A statewide public school closure in response to COVID-19 would be unprecedented nationally. In Kentucky, such a move would affect nearly 1,500 schools and roughly 650,000 students
Michigan State University became the first public university in Michigan to suspend face-to-face classes, going online only starting at noon Wednesday. The suspension of in-person classes will last until April 20, MSU President Samuel Stanley wrote in an email to the university.
“We will re-evaluate this decision on an ongoing basis,” he said. “During this time period, students doing purely remote work can return to their permanent place of residence and we strongly encourage this because there are advantages for social distancing.
This time around, the Nampa School District passed a supplemental levy, after failing by the narrowest of margins in November. And for north-central Idaho’s Kamiah School District, a supplemental levy has narrowly passed — a year after the cash-strapped district had to close its middle school. All told, 41 school districts sought levies Tuesday. Here are some key results.
ATLANTA — Across Alabama, yoga is freely taught at dozens of studios, in Christian churches and inside prisons.
But for nearly three decades, it has been illegal to teach yoga — a combination of breathing exercises and stretches with connections to Hinduism and Buddhism — inside the state’s public school classrooms, with detractors warning it would amount to a tacit endorsement of a “non-Christian” belief.
One of the few mercies of the spreading coronavirus is that it leaves young children virtually untouched — a mystery virologists say may hold vital clues as to how the virus works.
Read the full story here.
Emmanuel College in Boston’s Fenway neighborhood has asked 14 students pulled from their study abroad programs in Italy to self-isolate for two weeks, even if they are symptom-free.
Colleges in the Boston area are hoping to prevent that kind of widespread contagion, spelling out protective protocols and preparing for the worst. Containing a potential outbreak could be difficult, though, with thousands of students living in such close quarters.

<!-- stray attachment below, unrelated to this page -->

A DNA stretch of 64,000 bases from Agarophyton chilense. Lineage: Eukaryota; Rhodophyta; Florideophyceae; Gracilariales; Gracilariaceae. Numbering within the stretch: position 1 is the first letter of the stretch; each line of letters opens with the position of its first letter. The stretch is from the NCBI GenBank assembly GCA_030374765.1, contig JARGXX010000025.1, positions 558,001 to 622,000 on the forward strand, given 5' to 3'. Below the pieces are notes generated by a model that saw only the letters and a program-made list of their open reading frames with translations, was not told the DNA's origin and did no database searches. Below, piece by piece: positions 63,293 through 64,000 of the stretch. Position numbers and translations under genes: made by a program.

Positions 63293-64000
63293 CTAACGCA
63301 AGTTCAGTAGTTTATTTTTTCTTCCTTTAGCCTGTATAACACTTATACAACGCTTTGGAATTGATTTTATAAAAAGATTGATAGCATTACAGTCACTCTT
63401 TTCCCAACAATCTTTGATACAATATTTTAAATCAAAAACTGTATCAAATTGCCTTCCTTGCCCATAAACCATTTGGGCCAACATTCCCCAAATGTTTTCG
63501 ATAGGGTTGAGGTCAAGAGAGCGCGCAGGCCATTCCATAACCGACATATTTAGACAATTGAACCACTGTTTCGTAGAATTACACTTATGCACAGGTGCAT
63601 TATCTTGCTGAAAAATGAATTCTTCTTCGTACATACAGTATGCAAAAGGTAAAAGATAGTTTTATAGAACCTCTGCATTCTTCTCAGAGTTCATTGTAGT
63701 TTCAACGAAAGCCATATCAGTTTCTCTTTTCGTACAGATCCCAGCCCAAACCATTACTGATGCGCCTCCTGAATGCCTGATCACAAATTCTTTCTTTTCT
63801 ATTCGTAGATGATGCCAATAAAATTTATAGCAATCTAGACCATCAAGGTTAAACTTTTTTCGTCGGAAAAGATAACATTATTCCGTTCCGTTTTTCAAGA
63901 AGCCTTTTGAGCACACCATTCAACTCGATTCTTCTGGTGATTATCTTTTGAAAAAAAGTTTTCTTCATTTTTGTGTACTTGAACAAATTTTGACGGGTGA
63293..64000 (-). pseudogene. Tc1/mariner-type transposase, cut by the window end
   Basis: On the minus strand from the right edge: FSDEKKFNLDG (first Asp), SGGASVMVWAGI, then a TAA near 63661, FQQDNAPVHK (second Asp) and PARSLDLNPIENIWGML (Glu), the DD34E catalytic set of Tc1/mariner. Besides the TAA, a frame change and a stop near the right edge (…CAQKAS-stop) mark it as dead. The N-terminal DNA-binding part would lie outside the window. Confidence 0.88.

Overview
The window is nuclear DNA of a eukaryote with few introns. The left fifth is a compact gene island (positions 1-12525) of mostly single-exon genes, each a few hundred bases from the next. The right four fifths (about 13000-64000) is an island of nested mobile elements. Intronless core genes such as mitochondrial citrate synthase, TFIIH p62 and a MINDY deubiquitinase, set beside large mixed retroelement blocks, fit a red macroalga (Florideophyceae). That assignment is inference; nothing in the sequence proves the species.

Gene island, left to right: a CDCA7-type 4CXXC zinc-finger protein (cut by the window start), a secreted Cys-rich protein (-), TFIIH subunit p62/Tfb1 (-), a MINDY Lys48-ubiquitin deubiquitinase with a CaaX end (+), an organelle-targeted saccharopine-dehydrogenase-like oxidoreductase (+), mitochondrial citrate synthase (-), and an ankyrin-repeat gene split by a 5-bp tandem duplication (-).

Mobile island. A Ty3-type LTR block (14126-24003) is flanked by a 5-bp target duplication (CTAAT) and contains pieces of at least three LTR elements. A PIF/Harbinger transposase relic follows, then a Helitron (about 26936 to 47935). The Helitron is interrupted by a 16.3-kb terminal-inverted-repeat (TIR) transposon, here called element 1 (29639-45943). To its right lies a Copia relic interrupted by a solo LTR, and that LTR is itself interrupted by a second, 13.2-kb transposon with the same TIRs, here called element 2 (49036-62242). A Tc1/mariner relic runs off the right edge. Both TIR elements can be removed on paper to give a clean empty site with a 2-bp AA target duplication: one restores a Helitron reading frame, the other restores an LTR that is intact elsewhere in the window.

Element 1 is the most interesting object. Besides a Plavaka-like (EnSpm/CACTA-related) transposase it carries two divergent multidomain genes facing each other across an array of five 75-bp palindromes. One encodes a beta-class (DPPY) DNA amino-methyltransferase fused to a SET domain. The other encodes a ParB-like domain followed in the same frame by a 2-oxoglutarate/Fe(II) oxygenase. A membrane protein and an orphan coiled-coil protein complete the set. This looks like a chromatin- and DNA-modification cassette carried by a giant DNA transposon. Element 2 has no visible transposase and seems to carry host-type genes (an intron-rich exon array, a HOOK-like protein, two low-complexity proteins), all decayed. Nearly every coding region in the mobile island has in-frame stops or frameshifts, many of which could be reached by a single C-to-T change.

Bernie’s Billion-Dollar Education Plan: Sanders’s Proposal Would Dramatically Expand Magnet Funding to Integrate America’s Racially Isolated Schools. But Will It Work?
His education platform, released a day after Brown’s 65th anniversary and dubbed the Thurgood Marshall Plan for a Quality Public Education for All, seeks to pump $1 billion in federal money to magnet schools as a way to promote racial integration. The schools, which came to prominence in the 1970s, often offer specialized programs such as arts education to entice white families to enroll their children in integrated settings. The Sanders plan would provide nearly 10 times the current level of federal investment in magnet schools.
Stanford University canceled in-person classes for the final two weeks of the quarter, switching to online instruction amid rising concern about the coronavirus outbreak.
As the coronavirus first reported in China spreads in the United States, several schools have taken this step as a precaution, hoping to avoid further infections on campus.
The decisions, which affect tens of thousands of students and faculty members, will be closely watched as university leaders grapple with how best to fight the outbreak.
So far just a few U.S. higher education students have confirmed exposure to COVID-19, mainly through contact with patients in hospitals. There are no outbreaks centered on campuses, and young people as a group appear less susceptible to the disease.
For a generation, school bonds have been more or less a slam dunk in California. Locally and statewide, voters consistently have supported borrowing to build and maintain classrooms.
Not this election. As the state slowly tallies the returns from Super Tuesday, the numbers are painting a decidedly unfamiliar picture: Proposition 13, the sweeping $15 billion bond for school construction, was trailing late Thursday with only 44.6% approval.